We need implicit measures of alexithymia
Publikation/Tidskrift/Serie: The Third International Conference on the (Non)Expression of Emotions in Health and Disease. Tilburg, the Netherlands, October, 19–21, 2003
Much psychological research makes use of explicit measures (e.g., questionnaires), where the participants are asked to report about themselves. Such measures at best index various aspects of the person’s conscious self-concept. However, there are also implicit measures that are designed to tap similar constructs in a more indirect way (e.g., the Implicit Association Test and the Thematic Apperception Test). In a number of different areas (e.g. memory, motivation, attitudes), explicit and implicit measures of psychological constructs have been found (a) to show at best very weak intercorrelations, and (b) to correlate with different variables, indicating that they measure different things. Although there is less research on explicit vs. implicit measures of alexithymia, the same kind of dissociation can be seen also in this area. It is argued that self-assessment measures like the Toronto Alexithymia Scale (especially Factors 1 and 2 of the TAS-20) are at best valid measures of people’s meta-emotional self-efficacy, that is, an aspect of their conscious self-concept. Relying on the TAS-20 as the measure of alexithymia is therefore likely to be grossly misleading. It is suggested that more effort should be devoted to the development and testing of various kinds of implicit measures of alexithymia.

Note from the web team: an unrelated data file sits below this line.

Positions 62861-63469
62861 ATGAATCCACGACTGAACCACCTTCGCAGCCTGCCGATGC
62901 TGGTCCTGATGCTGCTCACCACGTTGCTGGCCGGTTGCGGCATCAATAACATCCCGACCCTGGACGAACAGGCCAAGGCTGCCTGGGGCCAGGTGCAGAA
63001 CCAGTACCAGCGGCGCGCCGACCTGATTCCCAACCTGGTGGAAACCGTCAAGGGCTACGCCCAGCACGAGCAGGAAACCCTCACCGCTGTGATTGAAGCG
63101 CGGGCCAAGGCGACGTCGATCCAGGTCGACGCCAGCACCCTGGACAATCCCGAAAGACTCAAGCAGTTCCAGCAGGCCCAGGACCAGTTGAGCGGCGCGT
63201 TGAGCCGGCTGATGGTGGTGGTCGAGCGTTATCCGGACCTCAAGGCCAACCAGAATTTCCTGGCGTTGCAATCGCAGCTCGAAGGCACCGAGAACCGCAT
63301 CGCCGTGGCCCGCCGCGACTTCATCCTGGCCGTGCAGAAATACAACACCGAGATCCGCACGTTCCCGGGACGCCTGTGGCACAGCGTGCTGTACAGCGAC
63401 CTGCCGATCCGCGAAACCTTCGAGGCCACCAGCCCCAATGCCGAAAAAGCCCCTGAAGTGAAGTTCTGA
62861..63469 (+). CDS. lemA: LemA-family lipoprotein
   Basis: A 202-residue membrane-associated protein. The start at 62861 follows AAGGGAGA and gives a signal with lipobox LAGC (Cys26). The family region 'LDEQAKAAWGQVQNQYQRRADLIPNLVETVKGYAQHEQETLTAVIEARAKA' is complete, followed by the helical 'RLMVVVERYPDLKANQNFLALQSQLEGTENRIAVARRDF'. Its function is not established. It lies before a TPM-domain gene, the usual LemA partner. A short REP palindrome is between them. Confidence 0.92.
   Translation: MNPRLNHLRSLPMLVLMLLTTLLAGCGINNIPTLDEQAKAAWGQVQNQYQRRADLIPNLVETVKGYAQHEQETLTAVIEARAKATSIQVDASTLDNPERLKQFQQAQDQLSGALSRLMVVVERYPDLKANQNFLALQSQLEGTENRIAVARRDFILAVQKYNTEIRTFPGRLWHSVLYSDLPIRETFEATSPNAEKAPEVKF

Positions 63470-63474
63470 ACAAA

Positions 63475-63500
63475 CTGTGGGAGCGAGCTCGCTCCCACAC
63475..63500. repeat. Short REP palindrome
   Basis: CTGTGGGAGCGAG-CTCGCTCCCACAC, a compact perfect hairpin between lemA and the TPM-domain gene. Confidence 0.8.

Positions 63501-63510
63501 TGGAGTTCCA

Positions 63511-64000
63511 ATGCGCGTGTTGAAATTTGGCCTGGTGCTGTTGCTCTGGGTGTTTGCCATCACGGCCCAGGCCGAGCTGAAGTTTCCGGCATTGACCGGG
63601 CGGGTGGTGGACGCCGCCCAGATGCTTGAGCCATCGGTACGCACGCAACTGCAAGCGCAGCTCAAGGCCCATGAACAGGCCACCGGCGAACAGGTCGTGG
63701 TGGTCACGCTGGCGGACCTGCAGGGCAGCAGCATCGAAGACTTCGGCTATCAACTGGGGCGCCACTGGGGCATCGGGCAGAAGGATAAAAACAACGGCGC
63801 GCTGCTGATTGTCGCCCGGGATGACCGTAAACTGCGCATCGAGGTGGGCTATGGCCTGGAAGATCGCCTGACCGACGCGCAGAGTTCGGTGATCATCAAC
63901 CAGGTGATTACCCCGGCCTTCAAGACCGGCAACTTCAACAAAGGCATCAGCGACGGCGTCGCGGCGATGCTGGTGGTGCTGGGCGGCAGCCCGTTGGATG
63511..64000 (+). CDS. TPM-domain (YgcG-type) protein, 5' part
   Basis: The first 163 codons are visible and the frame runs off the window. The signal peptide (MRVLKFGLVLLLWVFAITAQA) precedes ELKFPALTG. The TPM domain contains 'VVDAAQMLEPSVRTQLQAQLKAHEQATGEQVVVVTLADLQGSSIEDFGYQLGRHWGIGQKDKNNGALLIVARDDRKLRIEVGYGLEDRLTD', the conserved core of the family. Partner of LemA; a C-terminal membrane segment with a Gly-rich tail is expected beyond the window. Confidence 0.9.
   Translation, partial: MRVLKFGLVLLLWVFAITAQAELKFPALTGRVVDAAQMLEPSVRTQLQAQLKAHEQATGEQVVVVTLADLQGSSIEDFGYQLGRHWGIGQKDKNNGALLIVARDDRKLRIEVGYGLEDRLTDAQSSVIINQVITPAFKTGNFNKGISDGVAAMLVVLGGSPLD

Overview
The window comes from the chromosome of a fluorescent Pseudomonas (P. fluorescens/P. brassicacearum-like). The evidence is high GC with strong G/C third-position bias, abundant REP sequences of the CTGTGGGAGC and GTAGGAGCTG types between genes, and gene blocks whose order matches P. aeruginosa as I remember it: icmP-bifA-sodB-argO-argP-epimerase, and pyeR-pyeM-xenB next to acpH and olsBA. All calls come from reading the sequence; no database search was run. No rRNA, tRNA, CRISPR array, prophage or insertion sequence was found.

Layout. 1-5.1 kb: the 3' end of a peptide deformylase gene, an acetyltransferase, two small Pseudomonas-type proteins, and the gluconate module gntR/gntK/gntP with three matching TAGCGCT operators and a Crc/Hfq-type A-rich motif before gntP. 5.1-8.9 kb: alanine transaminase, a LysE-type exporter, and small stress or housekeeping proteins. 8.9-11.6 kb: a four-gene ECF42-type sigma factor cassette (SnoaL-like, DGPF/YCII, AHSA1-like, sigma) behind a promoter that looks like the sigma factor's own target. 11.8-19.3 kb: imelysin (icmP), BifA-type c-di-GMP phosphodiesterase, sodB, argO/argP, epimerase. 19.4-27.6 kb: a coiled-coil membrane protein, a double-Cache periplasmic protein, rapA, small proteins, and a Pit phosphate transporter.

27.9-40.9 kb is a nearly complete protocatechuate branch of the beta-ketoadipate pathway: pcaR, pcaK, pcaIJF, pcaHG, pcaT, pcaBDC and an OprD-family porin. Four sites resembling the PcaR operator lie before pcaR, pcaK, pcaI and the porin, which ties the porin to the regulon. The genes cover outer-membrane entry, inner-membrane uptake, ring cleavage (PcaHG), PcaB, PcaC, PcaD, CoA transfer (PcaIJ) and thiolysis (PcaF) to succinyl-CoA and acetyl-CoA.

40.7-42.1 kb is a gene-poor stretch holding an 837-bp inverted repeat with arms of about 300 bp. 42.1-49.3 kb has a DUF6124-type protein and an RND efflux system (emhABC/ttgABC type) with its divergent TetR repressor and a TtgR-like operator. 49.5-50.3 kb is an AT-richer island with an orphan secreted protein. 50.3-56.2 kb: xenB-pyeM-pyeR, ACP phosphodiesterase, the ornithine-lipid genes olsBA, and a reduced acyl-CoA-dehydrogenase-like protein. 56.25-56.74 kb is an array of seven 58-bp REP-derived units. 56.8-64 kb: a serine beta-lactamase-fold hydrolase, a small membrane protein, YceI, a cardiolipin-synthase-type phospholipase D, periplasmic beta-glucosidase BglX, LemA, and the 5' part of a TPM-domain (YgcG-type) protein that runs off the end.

The Third International Conference on the (Non)Expression of Emotions in Health and Disease